Chapter

Exploring origins

in An Invitation to Laughter

Published by University of Chicago Press

Published in print May 2007 | ISBN: 9780226434766
Published online March 2013 | e-ISBN: 9780226434759 | DOI: http://dx.doi.org/10.7208/chicago/9780226434759.003.0002
Exploring origins

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This is the story of the author's career in anthropology, which began in 1956, when he was a sophomore student at the American University of Beirut (AUB). Because of his lack of interest in any particular subject, he was enrolled in what was called a “group major,” in the author's case comprising history, sociology, and education. The author took education for two reasons: first, because it was one of the specialties required for the scholarship he was after, and second, because a teaching diploma would guarantee him a job upon graduation. One is not required to have a teaching diploma to teach in private schools in Lebanon, but it contributes to making one a better teacher—and also increases one's salary as a teacher by about eight percent. For his master's thesis, the author chose to do fieldwork on social stratification and school achievement in Cedarstown (a pseudonym for a small village in north Lebanon), a study combining sociology with education. After graduating from AUB, he chose to study anthropology, and went to the University of Oregon.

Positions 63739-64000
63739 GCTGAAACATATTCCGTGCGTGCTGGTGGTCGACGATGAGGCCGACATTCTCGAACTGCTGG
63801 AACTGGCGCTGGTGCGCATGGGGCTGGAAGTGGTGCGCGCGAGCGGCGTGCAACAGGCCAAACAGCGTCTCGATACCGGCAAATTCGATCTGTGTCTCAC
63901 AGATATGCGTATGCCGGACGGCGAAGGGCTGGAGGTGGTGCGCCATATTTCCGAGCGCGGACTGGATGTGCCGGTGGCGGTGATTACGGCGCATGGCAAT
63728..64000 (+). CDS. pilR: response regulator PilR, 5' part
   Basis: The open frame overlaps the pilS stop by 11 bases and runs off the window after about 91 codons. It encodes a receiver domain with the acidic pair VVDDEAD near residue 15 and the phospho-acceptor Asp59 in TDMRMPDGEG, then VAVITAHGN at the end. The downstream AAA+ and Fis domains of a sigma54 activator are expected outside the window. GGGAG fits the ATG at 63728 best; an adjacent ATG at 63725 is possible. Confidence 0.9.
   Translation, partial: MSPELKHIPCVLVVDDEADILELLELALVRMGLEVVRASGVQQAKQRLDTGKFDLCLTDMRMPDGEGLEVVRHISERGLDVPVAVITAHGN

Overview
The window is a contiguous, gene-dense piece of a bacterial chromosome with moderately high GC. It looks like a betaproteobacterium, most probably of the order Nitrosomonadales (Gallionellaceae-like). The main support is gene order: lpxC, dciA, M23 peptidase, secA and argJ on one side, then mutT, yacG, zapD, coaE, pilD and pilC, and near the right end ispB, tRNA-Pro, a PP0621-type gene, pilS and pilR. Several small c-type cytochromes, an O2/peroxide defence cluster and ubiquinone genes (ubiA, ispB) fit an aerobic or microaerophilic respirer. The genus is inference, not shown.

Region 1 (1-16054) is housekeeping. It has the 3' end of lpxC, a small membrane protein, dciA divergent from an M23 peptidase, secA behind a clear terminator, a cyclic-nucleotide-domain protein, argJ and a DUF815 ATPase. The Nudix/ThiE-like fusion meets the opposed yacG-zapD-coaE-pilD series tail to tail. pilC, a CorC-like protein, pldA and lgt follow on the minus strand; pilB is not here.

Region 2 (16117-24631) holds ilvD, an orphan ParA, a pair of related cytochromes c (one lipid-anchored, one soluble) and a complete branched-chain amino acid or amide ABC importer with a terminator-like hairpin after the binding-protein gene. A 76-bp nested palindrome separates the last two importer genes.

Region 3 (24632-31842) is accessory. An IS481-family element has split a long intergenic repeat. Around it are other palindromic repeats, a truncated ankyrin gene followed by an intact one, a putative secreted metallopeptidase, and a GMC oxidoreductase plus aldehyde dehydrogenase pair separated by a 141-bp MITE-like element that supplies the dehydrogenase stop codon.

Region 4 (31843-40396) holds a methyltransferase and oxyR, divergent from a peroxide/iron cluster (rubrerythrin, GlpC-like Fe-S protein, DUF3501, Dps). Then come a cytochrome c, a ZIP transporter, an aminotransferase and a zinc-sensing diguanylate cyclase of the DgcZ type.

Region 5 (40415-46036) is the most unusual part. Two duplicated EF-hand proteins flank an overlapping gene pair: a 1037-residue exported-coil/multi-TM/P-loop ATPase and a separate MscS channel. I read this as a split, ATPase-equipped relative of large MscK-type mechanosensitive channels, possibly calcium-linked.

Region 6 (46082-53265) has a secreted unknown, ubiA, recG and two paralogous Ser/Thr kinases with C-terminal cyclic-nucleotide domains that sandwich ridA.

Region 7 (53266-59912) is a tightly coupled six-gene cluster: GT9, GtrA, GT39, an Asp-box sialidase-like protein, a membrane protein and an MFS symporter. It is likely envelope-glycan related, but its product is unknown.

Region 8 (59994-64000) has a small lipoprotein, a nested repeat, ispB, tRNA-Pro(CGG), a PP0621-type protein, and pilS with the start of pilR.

Keywords: anthropology; American University of Beirut; Lebanon; University of Oregon; fieldwork; social stratification; school achievement; sociology; education; group major

Chapter.  4555 words. 

Subjects: Anthropology

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